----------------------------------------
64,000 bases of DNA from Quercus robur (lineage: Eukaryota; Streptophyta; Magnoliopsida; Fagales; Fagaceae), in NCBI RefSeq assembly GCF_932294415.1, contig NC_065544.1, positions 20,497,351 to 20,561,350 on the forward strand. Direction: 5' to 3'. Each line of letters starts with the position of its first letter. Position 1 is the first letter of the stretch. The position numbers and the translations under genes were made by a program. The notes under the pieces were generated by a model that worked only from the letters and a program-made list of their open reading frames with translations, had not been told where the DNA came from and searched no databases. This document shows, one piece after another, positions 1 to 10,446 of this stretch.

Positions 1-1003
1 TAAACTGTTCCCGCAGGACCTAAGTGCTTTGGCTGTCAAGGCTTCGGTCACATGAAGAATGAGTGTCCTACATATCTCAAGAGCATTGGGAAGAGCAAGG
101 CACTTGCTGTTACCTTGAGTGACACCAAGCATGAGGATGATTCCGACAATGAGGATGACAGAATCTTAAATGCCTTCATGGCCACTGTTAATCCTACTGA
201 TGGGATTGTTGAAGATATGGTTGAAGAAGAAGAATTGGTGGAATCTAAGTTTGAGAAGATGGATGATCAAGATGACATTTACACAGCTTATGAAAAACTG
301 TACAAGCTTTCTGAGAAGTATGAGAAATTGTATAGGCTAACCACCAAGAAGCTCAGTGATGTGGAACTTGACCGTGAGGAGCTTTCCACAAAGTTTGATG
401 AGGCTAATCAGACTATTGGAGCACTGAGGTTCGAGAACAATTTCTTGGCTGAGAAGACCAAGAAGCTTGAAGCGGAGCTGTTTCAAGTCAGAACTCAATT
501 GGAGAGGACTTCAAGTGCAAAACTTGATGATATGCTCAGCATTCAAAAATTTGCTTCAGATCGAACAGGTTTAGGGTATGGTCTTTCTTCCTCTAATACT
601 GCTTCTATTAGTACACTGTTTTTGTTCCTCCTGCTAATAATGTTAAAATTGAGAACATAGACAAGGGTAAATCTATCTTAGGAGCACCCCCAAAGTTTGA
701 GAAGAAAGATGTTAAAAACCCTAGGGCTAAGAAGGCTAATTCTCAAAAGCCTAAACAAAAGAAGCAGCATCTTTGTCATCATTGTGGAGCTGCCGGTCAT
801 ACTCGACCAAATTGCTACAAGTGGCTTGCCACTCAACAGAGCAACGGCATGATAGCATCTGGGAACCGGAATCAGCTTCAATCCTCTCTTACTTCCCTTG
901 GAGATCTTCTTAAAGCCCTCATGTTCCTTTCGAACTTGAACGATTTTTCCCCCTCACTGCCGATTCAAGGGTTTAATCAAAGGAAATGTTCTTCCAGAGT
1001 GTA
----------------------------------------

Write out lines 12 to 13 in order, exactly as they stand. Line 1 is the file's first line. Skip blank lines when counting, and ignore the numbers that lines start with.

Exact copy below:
901 GAGATCTTCTTAAAGCCCTCATGTTCCTTTCGAACTTGAACGATTTTTCCCCCTCACTGCCGATTCAAGGGTTTAATCAAAGGAAATGTTCTTCCAGAGT
1001 GTA